The Marcellus is the largest and fastest growing shale gas play in the U.S. and more than half of its 50 most productive wells were drilled in Susquehanna County in the northeast. Susquehanna and neighboring Bradford County produced 41 percent of all Marcellus gas this June.
While drilling is down in other shale gas plays across the US, with major oil companies selling off their stakes and CEO's expressing regret for buying in, the Marcellus has bucked some of the downward trends so far.
If you want to see the future of the shale industry — what today's drilling rush will leave behind — come to Bradford, Pennsylvania.
Just one year ago, New York’s Governor Cuomo hovered on the brink of issuing guidelines to frack New York State. But in March 2013, mounting public demand for a comprehensive health assessment prompted Commissioner of Public Health Nirav Shah to hit the pause button. Since then, there have been no fracking guidelines issued and no green light for fracking in New York, as Shah’s investigation continues. But that doesn’t mean fracking concerns are over. In fact, in New York (and New England) fracking and its infrastructures remain one step ahead of public notice in scary ways.
When J. Stephen Cleghorn realized that Paradise Gardens and Farm, his certified-organic farm in Pennsylvania that sits above the Marcellus Shale formation, was at risk of being “fracked” for shale gas extraction, he knew he had to act. But he did more than just act against fracking when he became the first private property owner in the United States to use a deed easement recognizing the Rights of Nature to ban all activities that would do systemic harm to the ecosystem both above and deep below the surface of his farm.
JUAN GONZALEZ: This week, a significant number of shareholders with Exxon Mobil and Chevron demanded more disclosure about environmental risks of hydraulic fracturing. The oil extraction process known as "fracking" injects millions of gallons of water, sand and chemicals deep into the earth in order to break up shale rock and release natural gas. A proposal for more transparency about fracking received about 30 percent of shareholder votes at Exxon, while 41 percent at Chevron backed a similar resolution.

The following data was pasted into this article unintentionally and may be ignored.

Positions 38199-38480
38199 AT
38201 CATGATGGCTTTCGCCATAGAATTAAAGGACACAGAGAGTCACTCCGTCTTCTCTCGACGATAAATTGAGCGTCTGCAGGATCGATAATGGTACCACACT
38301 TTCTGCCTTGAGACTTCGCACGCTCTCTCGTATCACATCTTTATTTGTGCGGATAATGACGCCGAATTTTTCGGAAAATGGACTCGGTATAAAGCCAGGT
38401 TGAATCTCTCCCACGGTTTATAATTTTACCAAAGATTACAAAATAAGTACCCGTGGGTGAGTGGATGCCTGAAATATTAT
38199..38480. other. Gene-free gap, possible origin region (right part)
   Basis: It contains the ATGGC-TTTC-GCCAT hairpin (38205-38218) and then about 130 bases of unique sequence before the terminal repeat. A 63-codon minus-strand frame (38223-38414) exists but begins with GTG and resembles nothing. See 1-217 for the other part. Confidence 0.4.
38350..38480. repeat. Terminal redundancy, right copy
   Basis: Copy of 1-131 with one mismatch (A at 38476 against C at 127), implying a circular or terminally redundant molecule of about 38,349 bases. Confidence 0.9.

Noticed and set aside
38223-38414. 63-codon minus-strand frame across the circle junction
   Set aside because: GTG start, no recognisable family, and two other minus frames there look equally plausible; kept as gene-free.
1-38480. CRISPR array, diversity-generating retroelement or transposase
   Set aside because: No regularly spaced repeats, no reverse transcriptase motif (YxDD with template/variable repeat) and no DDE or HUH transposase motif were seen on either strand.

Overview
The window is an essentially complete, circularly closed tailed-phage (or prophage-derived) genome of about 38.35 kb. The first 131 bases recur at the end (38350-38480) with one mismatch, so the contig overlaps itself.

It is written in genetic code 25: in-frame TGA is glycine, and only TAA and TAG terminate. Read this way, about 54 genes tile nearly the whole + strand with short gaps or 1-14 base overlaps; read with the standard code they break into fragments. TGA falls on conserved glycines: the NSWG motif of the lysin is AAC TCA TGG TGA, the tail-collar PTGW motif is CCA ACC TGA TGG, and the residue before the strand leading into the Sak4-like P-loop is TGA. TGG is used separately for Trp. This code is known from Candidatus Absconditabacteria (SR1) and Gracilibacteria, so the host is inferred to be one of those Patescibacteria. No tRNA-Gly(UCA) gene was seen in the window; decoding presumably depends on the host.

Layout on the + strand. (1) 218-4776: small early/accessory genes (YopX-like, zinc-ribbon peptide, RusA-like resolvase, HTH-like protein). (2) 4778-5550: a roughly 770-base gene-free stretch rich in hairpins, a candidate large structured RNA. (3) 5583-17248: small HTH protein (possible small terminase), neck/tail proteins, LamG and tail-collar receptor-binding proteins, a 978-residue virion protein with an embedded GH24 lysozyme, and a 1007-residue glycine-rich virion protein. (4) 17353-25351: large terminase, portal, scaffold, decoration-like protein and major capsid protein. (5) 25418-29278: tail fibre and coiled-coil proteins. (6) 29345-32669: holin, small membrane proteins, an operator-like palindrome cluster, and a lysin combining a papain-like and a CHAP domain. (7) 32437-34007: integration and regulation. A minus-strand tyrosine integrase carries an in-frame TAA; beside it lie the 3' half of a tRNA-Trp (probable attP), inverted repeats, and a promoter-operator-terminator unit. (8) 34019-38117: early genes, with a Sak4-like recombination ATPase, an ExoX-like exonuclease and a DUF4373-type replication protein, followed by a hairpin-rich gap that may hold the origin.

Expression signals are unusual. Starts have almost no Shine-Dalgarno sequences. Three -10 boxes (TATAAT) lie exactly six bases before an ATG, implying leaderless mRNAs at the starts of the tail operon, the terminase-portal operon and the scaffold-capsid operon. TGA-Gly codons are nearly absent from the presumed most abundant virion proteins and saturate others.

Let's take it as given that fracking is an increasingly controversial practice. So far most the attention has been on the current and potential effects on the water supply in areas where hydraulic fracturing is conducted, as well as the greenhouse gas emissions. Comparatively little focus has been placed on the potential effects on agriculture and our food supply.
Why Did the Responders to a Pennsylvania Gas Well Accident Take 13 Hours and Need to Be Called in From Texas?
When Chesapeake Energy lost control of a Marcellus Shale gas well in Pennsylvania on April 19, an emergency response team from Texas was called in to stop the leak. By the time the team arrived more than 13 hours later, brine water and hydraulic fracturing fluids from the well had spewed across nearby fields and into a creek.
Why Are We Letting Fossil-Fuel Billionaire Pickens Write Our Energy Policy and Push for More Dangerous Gas Drilling?
This weekend, as 10,000 energetic, bright young people converged on Washington, DC, for PowerShift 2011, 82-year-old Texas fossil-fuel-pushing megabillionaire T. Boone Pickens continued his all-out assault on these youths' future.
"They Are Afraid Their House Could Blow Up": Meet the Families Whose Lives Have Been Ruined by Gas Drilling [Photos By Award-Winning Photographer Nina Berman]
Editor's Note: Go here to see award-winning photographer Nina Berman's arresting images of the dirty business of gas drilling.
Oscar-Nominated 'Gasland' Director Calls Latest Attack on His Film 'Outlandish' and Tells Why the Industry Is Getting Desperate
Editor's Note: Read the letter Josh Fox wrote in response to the gas industry's attacks on his film.